Kenya says Nigeria's Dangote to build $400 million cement plant

NAIROBI Sat Sep 7, 2013 4:14am EDT

Founder and Chief Executive of the Dangote Group Aliko Dangote gestures during an interview with Reuters in his office in Lagos, June 13, 2012. REUTERS/Akintunde Akinleye

Founder and Chief Executive of the Dangote Group Aliko Dangote gestures during an interview with Reuters in his office in Lagos, June 13, 2012.

Credit: Reuters/Akintunde Akinleye

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NAIROBI (Reuters) - Africa's richest man, Nigerian Aliko Dangote, plans to invest $400 million in a cement plant in Kenya, the east African nation's president's office said.

Dangote owns various businesses under the umbrella company of Dangote Group, among them, Dangote Cement (DANGCEM.LG), which said in May it was investing $5 billion to build cement plants on the African continent.

He was part of a business delegation that was visiting Kenya with Nigeria's President Goodluck Jonathan. The countries signed bilateral deals in sectors including tourism, agriculture and oil and gas.

"(President Uhuru Kenyatta) particularly cited the ... the decision by Nigerian tycoon Aliko Dangote to invest $400 million in a cement processing plant as an indicator that an "exciting journey has begun"," Kenyatta's office said in a statement late on Friday.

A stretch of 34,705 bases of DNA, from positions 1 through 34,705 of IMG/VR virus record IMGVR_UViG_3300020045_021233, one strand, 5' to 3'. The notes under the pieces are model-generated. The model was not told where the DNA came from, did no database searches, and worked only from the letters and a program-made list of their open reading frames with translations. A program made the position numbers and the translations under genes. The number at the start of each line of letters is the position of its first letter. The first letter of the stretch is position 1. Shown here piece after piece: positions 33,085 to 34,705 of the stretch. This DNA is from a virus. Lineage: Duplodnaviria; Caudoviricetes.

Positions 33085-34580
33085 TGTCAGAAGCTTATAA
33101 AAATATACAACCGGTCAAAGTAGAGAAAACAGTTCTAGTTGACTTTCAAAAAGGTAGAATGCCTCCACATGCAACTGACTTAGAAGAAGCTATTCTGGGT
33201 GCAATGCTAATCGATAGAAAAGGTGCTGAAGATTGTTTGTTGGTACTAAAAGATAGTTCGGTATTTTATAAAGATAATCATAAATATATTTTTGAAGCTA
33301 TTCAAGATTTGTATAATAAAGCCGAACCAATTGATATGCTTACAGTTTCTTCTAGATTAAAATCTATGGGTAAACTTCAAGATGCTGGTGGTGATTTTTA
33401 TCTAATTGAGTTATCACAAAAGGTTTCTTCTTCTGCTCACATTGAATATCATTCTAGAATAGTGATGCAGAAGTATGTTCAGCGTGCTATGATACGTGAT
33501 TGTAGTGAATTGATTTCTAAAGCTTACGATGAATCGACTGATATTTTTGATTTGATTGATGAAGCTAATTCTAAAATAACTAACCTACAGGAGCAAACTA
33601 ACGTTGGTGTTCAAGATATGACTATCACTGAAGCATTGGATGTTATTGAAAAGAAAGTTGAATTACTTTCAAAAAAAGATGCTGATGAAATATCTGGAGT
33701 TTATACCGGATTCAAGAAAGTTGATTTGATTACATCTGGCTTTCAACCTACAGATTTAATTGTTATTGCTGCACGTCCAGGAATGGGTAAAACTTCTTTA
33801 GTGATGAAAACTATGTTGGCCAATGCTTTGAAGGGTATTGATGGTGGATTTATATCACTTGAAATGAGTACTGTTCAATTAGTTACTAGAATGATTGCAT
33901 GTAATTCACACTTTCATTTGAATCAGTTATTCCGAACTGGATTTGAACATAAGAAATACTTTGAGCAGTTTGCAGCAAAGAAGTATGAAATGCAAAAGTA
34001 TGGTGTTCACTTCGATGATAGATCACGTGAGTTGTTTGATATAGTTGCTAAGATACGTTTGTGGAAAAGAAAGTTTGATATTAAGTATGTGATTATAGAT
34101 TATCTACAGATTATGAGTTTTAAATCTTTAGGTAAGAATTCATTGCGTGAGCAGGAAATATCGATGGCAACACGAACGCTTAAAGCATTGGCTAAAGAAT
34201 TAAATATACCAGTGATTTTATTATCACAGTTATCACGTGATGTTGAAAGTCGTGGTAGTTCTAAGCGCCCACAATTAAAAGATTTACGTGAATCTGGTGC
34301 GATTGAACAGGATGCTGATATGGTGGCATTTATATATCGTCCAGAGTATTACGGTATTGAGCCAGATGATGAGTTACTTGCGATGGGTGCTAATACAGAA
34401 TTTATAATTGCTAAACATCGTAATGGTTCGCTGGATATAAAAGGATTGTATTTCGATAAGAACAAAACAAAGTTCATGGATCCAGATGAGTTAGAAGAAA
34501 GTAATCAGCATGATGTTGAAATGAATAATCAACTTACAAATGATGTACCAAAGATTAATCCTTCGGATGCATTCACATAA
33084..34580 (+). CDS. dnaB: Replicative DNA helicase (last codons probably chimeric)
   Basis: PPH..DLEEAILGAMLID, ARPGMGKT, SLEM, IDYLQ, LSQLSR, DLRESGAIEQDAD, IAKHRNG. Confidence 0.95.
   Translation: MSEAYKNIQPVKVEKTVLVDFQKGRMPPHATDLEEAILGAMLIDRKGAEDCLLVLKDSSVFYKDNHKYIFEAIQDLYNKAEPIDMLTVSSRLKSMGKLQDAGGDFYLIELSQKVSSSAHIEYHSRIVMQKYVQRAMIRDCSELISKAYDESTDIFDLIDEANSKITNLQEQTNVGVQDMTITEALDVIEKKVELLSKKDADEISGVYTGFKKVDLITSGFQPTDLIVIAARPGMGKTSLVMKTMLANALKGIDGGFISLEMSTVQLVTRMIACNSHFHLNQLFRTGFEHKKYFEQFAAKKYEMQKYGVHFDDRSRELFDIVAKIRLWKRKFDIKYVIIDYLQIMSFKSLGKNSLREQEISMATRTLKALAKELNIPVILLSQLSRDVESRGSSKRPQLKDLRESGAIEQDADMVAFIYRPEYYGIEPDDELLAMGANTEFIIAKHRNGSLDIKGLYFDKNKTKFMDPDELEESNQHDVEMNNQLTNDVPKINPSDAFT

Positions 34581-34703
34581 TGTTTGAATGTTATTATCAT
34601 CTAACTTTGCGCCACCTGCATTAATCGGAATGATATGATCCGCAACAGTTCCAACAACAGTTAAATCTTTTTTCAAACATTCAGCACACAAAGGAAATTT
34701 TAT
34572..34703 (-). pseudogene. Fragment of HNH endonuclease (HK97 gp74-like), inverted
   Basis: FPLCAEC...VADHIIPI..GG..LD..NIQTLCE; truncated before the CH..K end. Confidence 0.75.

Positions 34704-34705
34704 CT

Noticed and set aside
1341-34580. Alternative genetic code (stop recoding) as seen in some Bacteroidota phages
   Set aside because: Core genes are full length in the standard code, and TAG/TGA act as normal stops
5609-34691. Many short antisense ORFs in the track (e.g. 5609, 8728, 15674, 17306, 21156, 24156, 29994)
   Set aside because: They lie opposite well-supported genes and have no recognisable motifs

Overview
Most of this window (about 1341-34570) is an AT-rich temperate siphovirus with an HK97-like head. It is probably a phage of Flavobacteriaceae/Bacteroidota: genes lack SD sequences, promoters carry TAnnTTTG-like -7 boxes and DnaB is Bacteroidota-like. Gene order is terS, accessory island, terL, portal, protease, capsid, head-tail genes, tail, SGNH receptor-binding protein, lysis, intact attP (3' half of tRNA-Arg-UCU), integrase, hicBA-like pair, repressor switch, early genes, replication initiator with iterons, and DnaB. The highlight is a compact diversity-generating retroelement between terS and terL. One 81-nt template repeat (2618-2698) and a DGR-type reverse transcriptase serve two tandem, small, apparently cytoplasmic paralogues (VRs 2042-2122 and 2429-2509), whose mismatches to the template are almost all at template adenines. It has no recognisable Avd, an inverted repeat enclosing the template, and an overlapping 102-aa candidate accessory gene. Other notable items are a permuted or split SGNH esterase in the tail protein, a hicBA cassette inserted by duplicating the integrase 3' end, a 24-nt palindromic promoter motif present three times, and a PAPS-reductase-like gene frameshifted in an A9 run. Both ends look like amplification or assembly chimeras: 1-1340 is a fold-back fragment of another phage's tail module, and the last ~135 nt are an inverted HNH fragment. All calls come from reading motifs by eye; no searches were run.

The statement did not give details on timelines, or the plant's capacity. There was no immediate comment from the company.

Dangote Cement, Africa's biggest, said earlier this year it would expand its pan-African production capacity to 55 million tons by 2016, without giving a comparable figure.

Other countries the cement company has previously said it planned to venture into include Cameroon, Ethiopia, Zambia, Tanzania, Senegal and South Africa.

Cement companies already operating in Kenya include Bamburi Cement (BAMB.NR), ARM Cement (ARM.NR) and East African Portland Cement (PORT.NR).

Kenya produced 412,529 tons of cement in July, up from 402,621 tons a month earlier, according to the Kenya National Bureau of Statistics. Cement consumption stood at 332,009 tons, from 341,942 tons a month earlier.

(Reporting by George Obulutsa; Editing by Robin Pomeroy)

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